Instead of a celebration, it is restructuring and has no new compelling product out
Camera giant Nikon turns 100 on July 25, less than a week away.
But instead of celebrating its centenarian year with gusto and fanfare, Nikon is spending it restructuring its camera business.
During this February's CP+ Camera and Photo Imaging Show in Yokohama, Nikon did not announce a single new product. That has never happened since the inception of the show in 2010.
Nikon's slogan is "At the heart of the image". But it is not at the heart of anything at the moment.
Its DL premium compact camera series announced last year was cancelled and Nikon notified its shareholders about "extraordinary losses" for last year. There is also an on-going, special voluntary retirement programme to let go of 1,000 or more workers.
Last month, Nikon reported a net loss of 7.1 billion yen (S$86 million) for its 2017 financial year which ended on March 31, against a net income of 18.2 billion yen in the previous financial year. It blamed the loss on restructuring costs.
Significantly, imaging product sales for its 2017 financial year fell by 26 per cent compared with a year ago.
I am not surprised by the drop in sales. Despite its 100th anniversary, it has not announced any compelling or flagship product. Too busy restructuring, I guess.
Yes, there are the 100th Anniversary limited editions of Nikon D5, D500, lenses and merchandise like camera strap, pins and miniature Nikon F camera.
There are also a mid-range APS-C DSLR camera, a rugged compact camera and a new lens. But none of these products can be described as compelling.
One might point out that it is normal to have no new products as last year was a Photokina (a bi-annual camera trade fair) and Olympic year, when all the latest cameras are usually released.
However, Canon has just announced a successor to its entry-level full-frame EOS 6D DSLR camera, while Sony has released its flagship a9 full-frame mirrorless camera.
And all Nikon could muster this year is to have a Guinness world record attempt of the largest human image of a camera by more than 1,000 people in Italy. That is just sad.
There was a time when, if people knew you were a photographer, the next question they would ask is whether you use Canon or Nikon. I was even asked this question by the presenter when receiving a photojournalism award in 2010.
These days, other than the two brands, budding photographers are looking at the cameras from the likes of Sony, Fujifilm, Panasonic and Olympus.
It would be a shame if Nikon goes the Kodak route, as professional photographers and photography enthusiasts have always loved Nikon, even if they are not primary Nikon users like me.
When I first joined this newspaper as an intern news photographer, the camera issued to me was a Nikon F90X film SLR. It was a workhorse and never failed me whether I was photographing funerals or floods.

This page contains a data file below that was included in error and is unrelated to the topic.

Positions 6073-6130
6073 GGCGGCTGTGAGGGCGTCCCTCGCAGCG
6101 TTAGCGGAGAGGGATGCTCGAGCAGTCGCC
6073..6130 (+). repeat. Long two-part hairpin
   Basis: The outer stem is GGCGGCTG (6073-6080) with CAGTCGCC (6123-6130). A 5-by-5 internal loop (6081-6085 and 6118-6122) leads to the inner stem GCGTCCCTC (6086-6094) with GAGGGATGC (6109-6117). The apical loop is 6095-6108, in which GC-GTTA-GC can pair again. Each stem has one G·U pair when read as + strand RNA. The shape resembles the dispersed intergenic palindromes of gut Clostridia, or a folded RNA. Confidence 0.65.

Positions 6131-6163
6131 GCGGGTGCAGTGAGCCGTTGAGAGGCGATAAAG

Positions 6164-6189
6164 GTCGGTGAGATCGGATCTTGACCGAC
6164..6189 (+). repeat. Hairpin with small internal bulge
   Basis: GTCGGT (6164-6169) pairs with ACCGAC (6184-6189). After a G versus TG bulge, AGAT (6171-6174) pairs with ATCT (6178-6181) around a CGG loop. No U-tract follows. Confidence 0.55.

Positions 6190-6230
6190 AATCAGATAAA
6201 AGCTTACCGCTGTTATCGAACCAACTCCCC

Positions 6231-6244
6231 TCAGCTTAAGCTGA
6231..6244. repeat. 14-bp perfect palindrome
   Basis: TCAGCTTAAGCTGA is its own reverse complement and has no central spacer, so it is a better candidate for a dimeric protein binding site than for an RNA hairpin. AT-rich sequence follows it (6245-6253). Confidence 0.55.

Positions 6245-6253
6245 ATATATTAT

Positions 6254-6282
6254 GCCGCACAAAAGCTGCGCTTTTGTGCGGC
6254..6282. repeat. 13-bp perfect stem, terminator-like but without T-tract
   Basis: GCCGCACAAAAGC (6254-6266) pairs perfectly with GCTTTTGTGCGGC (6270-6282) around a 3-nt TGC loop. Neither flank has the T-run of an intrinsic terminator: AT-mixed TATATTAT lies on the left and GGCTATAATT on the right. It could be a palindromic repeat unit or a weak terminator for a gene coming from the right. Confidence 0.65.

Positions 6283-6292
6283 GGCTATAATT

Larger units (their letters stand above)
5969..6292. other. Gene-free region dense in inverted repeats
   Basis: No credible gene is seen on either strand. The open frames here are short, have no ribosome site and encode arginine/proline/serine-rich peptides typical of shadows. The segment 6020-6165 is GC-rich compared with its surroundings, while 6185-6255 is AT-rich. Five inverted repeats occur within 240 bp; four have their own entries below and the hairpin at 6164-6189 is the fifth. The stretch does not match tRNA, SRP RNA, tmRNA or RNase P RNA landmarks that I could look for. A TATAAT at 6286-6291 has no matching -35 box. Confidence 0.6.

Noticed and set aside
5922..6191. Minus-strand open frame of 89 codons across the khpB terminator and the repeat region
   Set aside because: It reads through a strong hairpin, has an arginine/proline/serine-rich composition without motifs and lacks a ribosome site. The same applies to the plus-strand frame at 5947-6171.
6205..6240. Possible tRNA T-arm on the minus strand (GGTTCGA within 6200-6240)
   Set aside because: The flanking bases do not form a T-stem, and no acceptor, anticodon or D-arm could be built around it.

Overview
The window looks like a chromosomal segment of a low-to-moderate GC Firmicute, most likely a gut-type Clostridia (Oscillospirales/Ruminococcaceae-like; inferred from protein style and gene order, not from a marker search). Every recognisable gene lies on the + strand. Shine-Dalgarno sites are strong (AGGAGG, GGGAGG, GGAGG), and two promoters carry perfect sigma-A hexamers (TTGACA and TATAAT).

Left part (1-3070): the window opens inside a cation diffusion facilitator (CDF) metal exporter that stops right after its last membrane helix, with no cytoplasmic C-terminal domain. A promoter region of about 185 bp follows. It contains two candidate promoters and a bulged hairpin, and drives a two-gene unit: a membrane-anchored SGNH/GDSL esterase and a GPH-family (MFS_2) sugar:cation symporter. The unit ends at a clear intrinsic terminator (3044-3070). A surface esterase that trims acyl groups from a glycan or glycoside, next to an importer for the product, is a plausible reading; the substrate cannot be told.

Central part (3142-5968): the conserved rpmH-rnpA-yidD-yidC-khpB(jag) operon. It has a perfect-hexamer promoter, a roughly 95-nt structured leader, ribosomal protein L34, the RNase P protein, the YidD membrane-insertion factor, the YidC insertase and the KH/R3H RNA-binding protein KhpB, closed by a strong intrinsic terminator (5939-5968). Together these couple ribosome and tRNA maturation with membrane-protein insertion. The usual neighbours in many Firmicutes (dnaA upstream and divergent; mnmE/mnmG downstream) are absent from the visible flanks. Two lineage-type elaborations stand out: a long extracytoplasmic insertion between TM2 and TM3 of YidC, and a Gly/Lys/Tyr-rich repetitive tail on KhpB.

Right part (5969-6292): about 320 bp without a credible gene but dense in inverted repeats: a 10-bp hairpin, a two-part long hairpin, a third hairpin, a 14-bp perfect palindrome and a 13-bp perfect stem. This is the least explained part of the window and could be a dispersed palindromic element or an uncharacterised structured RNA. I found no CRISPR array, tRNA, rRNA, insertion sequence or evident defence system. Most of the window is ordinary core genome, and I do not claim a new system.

In the modern digital era, Nikon has always impressed with the superb image quality its DSLR cameras are capable of. For example, last year's Nikon D5 is a professional's dream camera with its sturdy build, great shooting speed and fantastic image quality.
Yes, like the rest of the camera industry, Nikon is suffering from the onslaught of convenient smartphone cameras and the resulting decline in compact camera sales.
But, according to the camera industry trade group Camera and Imaging Products Association, camera sales grew by 42.2 per cent this May compared with the same month last year.
It is time for Nikon to move quickly to capitalise on this uptrend, instead of restructuring and trying to cut costs.
For example, I would love to see a successor to Nikon's mid-range full-frame DSLR camera,the D810, which has not been updated since 2014. If not, current D810 users might move to Sony's full-frame a series.
I also think it is time to revive the Nikon 1 mirrorless camera series. But with a much larger image sensor than the current CX format, which is only a quarter of the size of an APS-C image sensor.
And, as I was writing this, news broke about Nikon developing a new mirrorless camera with a "Nikon-ish" trait.
I certainly hope it is the original Nikon Model I rangefinder but in a modern mirrorless reincarnation with a full-frame or APS-C image sensor that supports current Nikon lenses. I bet this will sell.
I want Nikon to be successful, just as I want the entire camera business to blossom.
A strong Nikon is good for the entire industry, by giving its competitors a good run for their money, and would help banish the collective doom and gloom that has clouded the industry for years.
A version of this article appeared in the print edition of The Straits Times on July 19, 2017, with the headline 'Nikon not at the heart of the image in its centenarian year'. Print Edition | Subscribe
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